When asked to talk about what the typical HR director would look like in the interim market, my first thought is: ‘just how long is a piece of string’.
Today’s professional interim HR director is far from that over simplistic profile of simply being an independent consultant, a professional on their way to retirement or, simply, a permanent manager ‘between jobs’.
The reality is that the variety of roles and projects for interim professionals – especially in today’s tough economic climate – is huge and the strategic and tactical experience and value they can bring to the HR function in organisations across the whole spectrum is similarly significant.
In general, HR interims are bought in for one of three main reasons. There is a project where extra help is needed, there is a skills gap in the current team or there is a need to cover a specific role for a certain period of time. Something that is often a common denominator, whatever the immediate requirement, is that the role will, more often than not, involve change management of some kind.
The sheer diversity of the demand means we can safely say that there isn’t a typical CV for an interim HR director; much will depend on the specific requirements of the project, the culture of the business and the sector. However, most clients, especially in today’s very competitive market, are looking for as close a fit as possible in all these areas so any CV will have to show a successful track record in doing a similar role, in a similar sector, in a similar sized organisation.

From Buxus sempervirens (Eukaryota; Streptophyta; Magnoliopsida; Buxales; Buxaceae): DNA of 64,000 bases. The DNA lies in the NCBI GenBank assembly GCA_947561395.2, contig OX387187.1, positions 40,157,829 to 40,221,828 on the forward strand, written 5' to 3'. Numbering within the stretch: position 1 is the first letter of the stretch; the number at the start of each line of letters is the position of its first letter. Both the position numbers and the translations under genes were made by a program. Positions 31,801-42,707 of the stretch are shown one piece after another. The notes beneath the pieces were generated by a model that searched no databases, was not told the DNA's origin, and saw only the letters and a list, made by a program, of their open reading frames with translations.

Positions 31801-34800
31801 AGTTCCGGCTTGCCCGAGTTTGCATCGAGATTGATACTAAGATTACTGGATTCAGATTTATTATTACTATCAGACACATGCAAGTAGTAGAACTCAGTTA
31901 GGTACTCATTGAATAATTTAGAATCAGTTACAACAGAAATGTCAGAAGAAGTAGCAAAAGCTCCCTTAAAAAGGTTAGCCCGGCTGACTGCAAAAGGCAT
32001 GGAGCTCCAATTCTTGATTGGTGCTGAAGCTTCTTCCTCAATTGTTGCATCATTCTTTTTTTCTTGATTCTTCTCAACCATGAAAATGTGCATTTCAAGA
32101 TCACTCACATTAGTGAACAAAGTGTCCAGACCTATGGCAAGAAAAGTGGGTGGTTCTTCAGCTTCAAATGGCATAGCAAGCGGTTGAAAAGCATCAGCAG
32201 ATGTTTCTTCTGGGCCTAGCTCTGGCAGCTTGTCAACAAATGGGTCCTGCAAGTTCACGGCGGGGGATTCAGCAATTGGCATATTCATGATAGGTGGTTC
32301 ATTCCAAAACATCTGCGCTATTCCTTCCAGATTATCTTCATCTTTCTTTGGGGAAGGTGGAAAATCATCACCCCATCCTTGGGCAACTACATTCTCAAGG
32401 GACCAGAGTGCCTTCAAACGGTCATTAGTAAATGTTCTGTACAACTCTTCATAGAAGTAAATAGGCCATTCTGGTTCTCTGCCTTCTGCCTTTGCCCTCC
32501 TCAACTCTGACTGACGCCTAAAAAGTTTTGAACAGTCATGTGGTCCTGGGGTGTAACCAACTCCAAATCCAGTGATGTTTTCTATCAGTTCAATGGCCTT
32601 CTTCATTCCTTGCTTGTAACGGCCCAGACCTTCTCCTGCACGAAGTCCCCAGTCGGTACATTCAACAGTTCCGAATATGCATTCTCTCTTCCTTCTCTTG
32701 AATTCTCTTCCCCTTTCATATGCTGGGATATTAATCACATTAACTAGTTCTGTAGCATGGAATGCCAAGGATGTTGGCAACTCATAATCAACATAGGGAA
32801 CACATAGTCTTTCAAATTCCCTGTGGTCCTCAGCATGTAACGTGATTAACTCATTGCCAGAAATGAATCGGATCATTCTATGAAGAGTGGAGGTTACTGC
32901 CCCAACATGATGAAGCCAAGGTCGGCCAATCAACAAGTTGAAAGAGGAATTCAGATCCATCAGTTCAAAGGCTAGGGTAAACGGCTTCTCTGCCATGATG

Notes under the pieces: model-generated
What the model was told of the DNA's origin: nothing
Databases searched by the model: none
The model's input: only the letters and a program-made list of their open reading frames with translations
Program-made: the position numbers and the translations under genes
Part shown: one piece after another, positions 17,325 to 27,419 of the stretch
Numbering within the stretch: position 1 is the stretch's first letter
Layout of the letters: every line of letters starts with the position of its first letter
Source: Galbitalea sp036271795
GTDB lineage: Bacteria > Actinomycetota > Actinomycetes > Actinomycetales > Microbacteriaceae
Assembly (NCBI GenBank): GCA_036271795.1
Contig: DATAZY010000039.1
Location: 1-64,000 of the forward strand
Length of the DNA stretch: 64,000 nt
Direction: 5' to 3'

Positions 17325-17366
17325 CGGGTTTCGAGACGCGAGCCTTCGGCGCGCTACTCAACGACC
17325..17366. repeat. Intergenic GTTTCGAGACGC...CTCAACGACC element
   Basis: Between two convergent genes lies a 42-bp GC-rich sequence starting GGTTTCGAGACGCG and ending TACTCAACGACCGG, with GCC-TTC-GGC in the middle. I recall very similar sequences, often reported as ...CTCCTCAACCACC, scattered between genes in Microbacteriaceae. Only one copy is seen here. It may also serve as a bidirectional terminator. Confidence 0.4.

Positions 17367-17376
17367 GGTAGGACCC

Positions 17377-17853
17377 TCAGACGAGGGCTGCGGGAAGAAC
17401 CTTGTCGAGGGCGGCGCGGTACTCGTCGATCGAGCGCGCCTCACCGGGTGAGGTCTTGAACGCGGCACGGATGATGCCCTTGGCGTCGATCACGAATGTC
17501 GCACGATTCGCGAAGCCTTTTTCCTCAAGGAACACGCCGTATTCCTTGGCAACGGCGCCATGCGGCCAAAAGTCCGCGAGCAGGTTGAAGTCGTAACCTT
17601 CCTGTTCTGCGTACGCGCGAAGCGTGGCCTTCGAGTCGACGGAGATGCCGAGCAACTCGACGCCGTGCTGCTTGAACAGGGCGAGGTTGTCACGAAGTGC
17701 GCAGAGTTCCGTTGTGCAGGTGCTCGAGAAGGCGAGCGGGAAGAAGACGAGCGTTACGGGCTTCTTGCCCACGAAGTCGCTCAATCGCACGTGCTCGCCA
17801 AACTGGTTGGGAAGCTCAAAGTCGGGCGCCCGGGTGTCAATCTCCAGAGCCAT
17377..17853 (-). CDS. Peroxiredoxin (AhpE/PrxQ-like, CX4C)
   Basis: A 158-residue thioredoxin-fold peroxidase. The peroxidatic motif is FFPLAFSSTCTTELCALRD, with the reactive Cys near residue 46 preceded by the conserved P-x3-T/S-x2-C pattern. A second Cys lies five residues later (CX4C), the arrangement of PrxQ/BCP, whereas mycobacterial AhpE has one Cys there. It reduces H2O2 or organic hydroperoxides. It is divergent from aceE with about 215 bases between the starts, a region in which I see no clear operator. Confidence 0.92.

Building a good cross selection of experience in interim projects is key as it will broaden your appeal to a wider audience. Putting together a tailored CV for each specific assignment is highly recommended and avoids a ‘one size fits all’ profile.
Typically, any interim HR director will have already worked as a HR director in other organisations; either on historic projects or in a previous life during their permanent career. Interims brought in to do a HR director role will, however, need to display a number of skills above and beyond what is the usual CV fodder and be instantly impactful in person during the selection process. For example, something that is not an obvious ‘CV quality’ but much in evidence in many successful interim HR directors are the sometimes intangible qualities of energy and enthusiasm; both of which are desired characteristics in any interim assignment in order to make the optimum positive impact in the shortest time possible.
This ability to hit the ground running – the clock is ticking from day one – is vital. In a similar vein to having a consulting firm onsite, the client is expecting value for money and will want to see a rapid pickup to full productivity. Thus interims need to quickly build credibility, assess the landscape, influence stakeholders, and tackle the role at hand.
Very often interim professionals are over qualified for the role they have been brought in to fulfil and will sometimes only be called upon to utilise just certain elements of their technical skill set rather than the full breadth of their expertise.